Much of the work we do with clients involves, at some level, job analysis or competency frameworks. Working with large numbers of these you do begin to see patterns and consistent themes, but we do also see a great variation in the depth, breadth and structure of competency models. When developing a framework to underpin your talent management efforts, it can be fiendishly difficult to strike a balance between something that will apply to most and making it too generalised to be useful. The potential application and therefore level of detail and specificity required in a framework is therefore something well worth debating before you embark on a competency development project.
Research by James Meachin and Stephan Lucks (reported in the BPS’s Assessment and Development Matters, Vol. 2 No. 3, 2010) explored the optimal level of ‘granularity’ for competency frameworks when used as predictor measures and assessment criteria. Research into the effectiveness of various personality constructs to predict job performance suggests that some of the broad measures, such as the Big Five, have limited predictive validity, but that this might be improved when you correlate job performance with some of the finer-grain sub-traits, such as ‘dependability’. This would suggest that better predictions of job performance are made by fine-grain, or more specific, behavioural criteria.
Based on the literature, Meachin and Lucks hypothesised that assessment centre ratings which were based on a fine-grain competency framework would produce better correlations between conceptually-matched job performance measures (line manager ratings). In other words, they’d result in a more accurate prediction of high performance on the job. Interestingly, what they actually found is that the predictor measures showed stronger correlations with line manager performance ratings as they became broader, not narrower. Aggregating the competency scores into a general, overall measure of performance seemed to be a more reliable way of predicting high-performing individuals than picking on their performance in specific competency areas.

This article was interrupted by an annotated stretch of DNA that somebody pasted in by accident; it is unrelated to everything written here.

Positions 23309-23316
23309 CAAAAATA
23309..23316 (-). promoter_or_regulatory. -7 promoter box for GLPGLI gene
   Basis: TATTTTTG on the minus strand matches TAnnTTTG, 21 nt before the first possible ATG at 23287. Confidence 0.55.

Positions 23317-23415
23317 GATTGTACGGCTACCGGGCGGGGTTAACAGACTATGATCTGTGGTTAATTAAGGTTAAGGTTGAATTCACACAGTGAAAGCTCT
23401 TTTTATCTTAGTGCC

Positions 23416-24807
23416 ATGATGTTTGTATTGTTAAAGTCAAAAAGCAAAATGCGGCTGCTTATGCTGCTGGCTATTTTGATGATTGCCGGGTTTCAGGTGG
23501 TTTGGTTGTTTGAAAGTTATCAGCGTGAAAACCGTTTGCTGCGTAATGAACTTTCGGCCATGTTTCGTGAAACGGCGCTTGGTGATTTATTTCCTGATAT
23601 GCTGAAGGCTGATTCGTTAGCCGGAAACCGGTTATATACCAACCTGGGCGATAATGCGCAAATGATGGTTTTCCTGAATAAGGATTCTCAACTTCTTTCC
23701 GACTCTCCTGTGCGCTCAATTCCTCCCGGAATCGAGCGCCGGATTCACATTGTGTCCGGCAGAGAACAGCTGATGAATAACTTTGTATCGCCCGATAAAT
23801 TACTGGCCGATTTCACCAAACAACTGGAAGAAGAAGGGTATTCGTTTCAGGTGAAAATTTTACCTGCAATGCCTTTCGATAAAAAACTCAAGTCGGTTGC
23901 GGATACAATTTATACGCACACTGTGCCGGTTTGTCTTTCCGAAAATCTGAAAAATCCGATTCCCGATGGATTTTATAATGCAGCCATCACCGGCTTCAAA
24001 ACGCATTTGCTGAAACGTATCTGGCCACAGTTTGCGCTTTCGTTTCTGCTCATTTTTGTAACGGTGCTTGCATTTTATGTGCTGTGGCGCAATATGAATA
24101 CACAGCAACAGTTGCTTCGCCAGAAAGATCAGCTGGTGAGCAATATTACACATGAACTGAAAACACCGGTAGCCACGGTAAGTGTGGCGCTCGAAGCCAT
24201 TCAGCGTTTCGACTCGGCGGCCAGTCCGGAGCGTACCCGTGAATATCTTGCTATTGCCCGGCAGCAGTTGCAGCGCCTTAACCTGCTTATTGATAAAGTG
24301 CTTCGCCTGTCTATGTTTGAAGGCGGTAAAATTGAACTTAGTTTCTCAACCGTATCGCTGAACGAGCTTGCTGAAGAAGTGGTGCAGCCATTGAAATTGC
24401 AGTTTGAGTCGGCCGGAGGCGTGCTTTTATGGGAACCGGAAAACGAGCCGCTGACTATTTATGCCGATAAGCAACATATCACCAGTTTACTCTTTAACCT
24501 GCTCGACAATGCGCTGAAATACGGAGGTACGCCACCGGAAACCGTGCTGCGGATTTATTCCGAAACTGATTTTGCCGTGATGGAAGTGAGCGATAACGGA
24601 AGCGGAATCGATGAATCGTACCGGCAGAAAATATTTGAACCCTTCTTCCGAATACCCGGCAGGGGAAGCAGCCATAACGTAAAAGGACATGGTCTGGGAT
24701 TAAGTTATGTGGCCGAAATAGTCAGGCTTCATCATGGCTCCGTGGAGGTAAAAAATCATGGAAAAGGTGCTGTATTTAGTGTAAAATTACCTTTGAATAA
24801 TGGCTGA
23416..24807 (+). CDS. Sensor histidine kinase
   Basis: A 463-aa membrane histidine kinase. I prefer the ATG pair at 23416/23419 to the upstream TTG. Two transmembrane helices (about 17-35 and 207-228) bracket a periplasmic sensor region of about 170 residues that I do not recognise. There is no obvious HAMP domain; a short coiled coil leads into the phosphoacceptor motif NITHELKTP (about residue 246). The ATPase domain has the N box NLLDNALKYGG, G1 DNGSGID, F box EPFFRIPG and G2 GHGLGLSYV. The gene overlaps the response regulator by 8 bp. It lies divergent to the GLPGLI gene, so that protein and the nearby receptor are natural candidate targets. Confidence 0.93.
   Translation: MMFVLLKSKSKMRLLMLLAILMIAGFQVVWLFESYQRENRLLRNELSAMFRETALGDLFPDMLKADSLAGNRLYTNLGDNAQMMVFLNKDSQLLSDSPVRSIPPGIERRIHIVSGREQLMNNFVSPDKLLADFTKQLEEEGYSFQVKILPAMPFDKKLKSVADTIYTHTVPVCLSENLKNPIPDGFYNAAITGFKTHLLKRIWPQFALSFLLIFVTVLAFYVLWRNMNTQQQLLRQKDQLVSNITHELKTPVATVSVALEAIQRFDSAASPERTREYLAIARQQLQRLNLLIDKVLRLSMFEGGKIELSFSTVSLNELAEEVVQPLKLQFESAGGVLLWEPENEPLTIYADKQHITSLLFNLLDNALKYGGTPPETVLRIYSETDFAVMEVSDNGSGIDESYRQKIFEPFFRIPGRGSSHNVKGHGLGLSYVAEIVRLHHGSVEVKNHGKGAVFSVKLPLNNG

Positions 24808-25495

For practitioners, this is useful information. In order to create robust assessment processes, which differentiate between higher and lower performing candidates, a job analysis or competency framework has to provide depth and a level of detail which makes explicit the behaviours and competencies which are important to success or which demonstrate effectiveness. Undoubtedly, in the arena of assessment for development purposes, the value is in the detail – in helping people understand the specific aspects of their performance or behaviour which makes them more or less effective. But in recruitment, by being overly reliant on the detail and by honing in on one or two areas which may be deemed to be crucial to the job, we could be missing the bigger potential picture.
So, perhaps the optimal situation is to have a detailed, granular competency framework, which sets out the specific behavioural indicators across a number of competencies (no less than 6, and no more than 12?). By collecting assessment data against your framework (through performance appraisal, assessment processes, or 360 degree feedback), you should then perform a factor analysis on your competencies to determine whether there are any higher-order (or coarse-grained) factors underlying it (this may result in a general, overall performance construct or perhaps two or three clusters of competencies). Aggregating competency scores in line with these underlying factors and making decisions based on these broader measures is likely to improve the reliability of the framework, and ensure that you’re not letting potentially good candidates slip through the net.
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